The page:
Practicing your sprint form often can lead to beneficial changes in the nervous system as you continue to become more familiar with the complex movement pattern of sprinting at higher cadences/power outputs [25, 26]. This means that when the time comes at the end of a race, throwing down a well-coordinated sprint is second nature. Don’t just wait until a group ride, race finish, or sprint workout to practice your sprint form. Try tossing some short practice sprints into more of your workouts.
One way to improve coordination is to develop the ability to sprint out of the saddle at higher cadences. There is evidence showing that as power output increases, higher cadences provide better muscle activation, making the higher cadences optimal .
Certainly, there are limits here, since sprinting at 200 rpm may not necessarily mean more power production. There seems to be an apex around 120-130 rpm, where the balance between optimal muscle activation and boundaries of the force-velocity relationship meet [21, 28].
Sprinting at these high cadences enables a rider to achieve better peak power for the first few seconds, but the rate of fatigue during a prolonged sprint is greater . This means that as sprints get longer, you may want to grab a gear or two to adopt a slightly lower cadence over time. Try a couple of short sprint efforts on your next ride and look at your cadence when you upload it. While 120-130 rpm may not be the best for you, if you are sprinting at 75-80 rpm by default, you can probably improve through practice.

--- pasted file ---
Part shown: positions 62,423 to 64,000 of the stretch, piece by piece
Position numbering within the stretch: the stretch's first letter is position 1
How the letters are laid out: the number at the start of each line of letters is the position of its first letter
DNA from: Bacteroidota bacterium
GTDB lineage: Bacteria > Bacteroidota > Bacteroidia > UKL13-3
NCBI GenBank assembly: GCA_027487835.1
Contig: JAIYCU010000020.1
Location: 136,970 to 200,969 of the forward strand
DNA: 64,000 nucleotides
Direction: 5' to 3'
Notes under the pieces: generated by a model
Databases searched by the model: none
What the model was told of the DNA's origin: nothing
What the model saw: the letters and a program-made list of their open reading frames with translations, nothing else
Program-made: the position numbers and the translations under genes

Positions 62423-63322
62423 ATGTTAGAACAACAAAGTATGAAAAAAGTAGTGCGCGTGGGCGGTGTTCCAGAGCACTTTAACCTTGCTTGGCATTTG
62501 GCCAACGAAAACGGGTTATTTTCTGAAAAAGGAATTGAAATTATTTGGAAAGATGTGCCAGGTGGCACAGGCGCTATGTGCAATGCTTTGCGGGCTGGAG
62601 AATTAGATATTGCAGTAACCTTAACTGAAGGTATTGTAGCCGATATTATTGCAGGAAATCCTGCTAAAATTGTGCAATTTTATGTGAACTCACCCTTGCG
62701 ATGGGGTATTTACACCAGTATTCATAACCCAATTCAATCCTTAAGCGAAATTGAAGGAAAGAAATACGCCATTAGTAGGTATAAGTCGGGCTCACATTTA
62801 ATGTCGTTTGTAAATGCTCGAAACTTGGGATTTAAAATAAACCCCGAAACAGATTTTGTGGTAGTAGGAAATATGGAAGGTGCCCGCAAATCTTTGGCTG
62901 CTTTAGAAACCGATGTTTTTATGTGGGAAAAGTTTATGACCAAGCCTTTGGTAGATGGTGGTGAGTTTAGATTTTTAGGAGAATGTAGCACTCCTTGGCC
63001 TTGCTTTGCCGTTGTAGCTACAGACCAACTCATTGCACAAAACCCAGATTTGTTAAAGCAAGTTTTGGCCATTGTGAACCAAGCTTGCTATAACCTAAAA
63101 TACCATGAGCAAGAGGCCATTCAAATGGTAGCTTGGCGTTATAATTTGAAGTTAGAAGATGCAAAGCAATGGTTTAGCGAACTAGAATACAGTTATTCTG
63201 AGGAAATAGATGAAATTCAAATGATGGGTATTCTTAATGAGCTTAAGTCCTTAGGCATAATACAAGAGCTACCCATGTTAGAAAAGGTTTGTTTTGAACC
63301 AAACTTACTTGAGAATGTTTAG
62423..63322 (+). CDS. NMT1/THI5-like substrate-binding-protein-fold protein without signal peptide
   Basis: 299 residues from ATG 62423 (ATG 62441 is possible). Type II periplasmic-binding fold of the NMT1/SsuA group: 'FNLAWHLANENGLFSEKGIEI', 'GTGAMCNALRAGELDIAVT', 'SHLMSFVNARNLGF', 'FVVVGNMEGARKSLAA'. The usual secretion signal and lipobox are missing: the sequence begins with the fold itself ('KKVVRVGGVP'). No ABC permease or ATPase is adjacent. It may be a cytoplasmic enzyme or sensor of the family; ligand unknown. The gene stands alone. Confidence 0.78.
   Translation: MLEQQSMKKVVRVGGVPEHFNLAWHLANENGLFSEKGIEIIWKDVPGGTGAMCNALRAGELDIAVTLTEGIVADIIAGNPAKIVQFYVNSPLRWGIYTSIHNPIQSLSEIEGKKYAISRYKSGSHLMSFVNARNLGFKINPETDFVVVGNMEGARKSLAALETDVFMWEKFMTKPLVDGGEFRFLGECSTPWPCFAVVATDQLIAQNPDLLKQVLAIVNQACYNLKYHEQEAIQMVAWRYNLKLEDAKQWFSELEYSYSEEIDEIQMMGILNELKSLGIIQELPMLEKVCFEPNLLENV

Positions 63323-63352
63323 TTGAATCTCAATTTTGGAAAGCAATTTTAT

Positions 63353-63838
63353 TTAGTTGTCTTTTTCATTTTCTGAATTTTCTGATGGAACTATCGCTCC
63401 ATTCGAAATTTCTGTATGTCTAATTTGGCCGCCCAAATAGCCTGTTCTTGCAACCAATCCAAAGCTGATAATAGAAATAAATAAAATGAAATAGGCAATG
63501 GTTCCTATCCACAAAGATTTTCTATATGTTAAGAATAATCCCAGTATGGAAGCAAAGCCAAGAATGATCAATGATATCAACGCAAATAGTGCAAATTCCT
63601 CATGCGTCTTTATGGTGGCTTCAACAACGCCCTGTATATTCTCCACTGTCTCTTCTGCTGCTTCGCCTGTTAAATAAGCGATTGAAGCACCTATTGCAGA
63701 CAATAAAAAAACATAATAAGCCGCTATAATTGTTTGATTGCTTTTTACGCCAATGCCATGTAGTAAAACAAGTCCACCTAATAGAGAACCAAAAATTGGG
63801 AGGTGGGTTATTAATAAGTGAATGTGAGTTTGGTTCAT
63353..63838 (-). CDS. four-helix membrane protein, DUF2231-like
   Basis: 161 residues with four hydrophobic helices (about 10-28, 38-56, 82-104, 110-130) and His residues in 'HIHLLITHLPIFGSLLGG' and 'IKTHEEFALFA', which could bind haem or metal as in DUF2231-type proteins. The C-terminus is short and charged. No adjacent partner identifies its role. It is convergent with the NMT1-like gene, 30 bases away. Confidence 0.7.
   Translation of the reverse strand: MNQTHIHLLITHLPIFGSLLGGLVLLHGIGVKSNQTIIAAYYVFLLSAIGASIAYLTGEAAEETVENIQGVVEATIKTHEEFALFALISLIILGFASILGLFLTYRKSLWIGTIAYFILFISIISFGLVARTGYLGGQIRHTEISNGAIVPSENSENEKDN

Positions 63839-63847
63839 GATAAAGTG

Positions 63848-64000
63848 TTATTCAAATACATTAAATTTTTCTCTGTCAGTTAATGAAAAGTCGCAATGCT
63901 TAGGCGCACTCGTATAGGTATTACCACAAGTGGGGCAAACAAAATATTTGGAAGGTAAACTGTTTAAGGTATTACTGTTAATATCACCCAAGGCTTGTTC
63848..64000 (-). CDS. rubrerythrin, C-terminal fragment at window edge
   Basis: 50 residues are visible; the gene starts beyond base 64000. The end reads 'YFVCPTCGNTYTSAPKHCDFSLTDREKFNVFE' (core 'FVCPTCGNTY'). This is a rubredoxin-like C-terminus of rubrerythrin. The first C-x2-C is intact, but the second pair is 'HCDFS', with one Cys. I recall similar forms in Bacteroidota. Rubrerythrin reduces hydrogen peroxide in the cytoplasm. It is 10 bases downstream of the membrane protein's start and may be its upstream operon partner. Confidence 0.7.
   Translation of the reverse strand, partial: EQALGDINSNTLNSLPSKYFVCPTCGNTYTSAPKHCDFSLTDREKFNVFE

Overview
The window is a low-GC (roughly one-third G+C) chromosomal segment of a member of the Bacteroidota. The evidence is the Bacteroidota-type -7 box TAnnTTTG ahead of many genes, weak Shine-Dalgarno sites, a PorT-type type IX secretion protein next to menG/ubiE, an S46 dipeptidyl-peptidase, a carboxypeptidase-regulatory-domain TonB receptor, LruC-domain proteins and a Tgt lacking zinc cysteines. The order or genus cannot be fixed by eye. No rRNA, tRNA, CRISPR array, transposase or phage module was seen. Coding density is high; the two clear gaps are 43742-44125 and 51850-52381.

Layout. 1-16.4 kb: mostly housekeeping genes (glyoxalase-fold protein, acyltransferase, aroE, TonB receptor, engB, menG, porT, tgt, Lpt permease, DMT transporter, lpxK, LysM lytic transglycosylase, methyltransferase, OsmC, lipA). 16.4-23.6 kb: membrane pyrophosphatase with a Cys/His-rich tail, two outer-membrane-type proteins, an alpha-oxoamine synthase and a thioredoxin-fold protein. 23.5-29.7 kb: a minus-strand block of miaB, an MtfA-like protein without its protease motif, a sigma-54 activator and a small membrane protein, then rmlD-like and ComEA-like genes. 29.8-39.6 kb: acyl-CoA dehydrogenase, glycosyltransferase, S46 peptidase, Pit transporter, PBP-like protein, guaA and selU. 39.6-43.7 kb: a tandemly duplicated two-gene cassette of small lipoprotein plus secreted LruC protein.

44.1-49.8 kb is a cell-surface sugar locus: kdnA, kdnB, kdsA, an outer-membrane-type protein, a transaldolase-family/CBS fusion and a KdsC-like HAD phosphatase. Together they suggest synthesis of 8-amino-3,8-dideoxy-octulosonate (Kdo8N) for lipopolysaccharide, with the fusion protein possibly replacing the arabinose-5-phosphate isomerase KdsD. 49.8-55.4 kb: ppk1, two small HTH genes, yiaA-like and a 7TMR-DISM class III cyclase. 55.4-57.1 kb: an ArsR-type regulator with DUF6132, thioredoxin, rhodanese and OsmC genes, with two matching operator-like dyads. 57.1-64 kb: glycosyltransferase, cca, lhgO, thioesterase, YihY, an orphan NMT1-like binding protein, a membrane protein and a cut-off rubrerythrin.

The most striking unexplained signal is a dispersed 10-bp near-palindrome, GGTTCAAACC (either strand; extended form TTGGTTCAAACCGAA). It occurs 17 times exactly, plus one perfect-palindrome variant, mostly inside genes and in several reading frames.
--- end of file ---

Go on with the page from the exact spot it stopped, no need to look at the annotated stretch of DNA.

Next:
How much time and effort should you spend working on your sprint? Do you reach the end of a race fresh, or are you in trouble from the whistle?
If just being in the group is challenging your abilities, you may spend more time developing your oxidative and glycolytic systems, so that you can reach the race finish with minimal depletion of your glycolytic and ATP-Pcr systems. Spending a large portion of your training time working on your sprint may not make sense until you have the means to deliver it. Since the intensity in the minutes leading into sprint finishes is typically high, we can’t rule out the importance of having well-developed oxidative and glycolytic systems to deliver you to the finish . Work on coordination and familiarity, but you might have better results using this as a supplement to other training.
- Design a well-balanced training program that incorporates development of all three energy systems. Don’t overlook the importance of shorter, high-intensity efforts in sprint performance.
- Consider incorporating strength and neuromuscular power training into your program.
- Do not wait until a group ride, race, or sprint workout to practice your sprint. Incorporate short practice sprints into more of your rides to enhance coordination.